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Most Links Between Gene Variants and Cancer Weak

Most lack strong epidemiological credibility

TUESDAY, Jan. 6 (HealthDay News) -- A comprehensive analysis of reported associations between variants of DNA repair genes and cancer has shown that most do not have strong epidemiological credibility, researchers report in the Jan. 7 issue of the Journal of the National Cancer Institute.

Paolo Vineis, M.D., from Imperial College in London, United Kingdom, and colleagues performed a meta-analysis of 241 reported associations (with a total of 1,087 datasets) between individual variants of DNA repair genes and different human cancer types that had been tested in at least two independent studies. The data are maintained and updated in an online database at http://www.episat.org, the authors note.

The researchers found 31 significant associations for 16 genes using lenient statistical criteria, of which four were associated with several types of cancer. Using the Venice criteria that considers epidemiological strength based on evidence, replication and protection from bias, three associations were classified as having strong credibility, four had modest credibility and 24 had weak credibility, the report indicates. Only two genes associated with lung cancer remained strong after applying more stringent statistical criteria, the authors add.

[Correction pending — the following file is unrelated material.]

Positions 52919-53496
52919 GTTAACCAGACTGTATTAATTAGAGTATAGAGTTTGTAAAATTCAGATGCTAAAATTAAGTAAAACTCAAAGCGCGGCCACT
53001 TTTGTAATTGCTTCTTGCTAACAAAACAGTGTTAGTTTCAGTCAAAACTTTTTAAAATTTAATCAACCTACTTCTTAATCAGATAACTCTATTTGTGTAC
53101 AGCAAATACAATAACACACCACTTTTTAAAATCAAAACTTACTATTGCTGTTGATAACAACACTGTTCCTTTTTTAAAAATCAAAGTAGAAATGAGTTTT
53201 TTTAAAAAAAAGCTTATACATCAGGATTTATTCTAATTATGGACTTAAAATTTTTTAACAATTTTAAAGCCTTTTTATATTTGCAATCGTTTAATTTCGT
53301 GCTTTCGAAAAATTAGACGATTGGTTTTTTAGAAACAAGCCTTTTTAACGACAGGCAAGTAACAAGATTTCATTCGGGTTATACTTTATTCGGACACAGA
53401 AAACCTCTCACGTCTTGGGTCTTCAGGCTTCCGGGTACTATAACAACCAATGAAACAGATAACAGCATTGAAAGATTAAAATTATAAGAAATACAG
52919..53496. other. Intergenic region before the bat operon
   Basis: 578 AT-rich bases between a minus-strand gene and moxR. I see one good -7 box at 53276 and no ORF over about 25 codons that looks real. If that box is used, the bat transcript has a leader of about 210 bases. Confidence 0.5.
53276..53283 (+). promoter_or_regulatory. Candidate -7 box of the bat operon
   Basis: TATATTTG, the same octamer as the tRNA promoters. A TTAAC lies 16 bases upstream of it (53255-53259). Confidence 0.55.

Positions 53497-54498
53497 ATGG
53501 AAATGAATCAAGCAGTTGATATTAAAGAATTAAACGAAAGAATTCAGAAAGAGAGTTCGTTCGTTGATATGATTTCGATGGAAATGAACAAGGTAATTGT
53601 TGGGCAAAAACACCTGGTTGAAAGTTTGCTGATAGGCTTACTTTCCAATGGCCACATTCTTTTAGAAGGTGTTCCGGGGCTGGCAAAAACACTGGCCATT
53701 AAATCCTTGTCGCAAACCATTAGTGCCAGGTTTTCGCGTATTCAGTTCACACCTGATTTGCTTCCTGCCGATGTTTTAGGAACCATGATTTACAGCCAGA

"We have meta-analyzed 241 associations between variants in DNA repair genes and cancer and have found sparse association signals with strong epidemiological credibility," Vineis and colleagues conclude.

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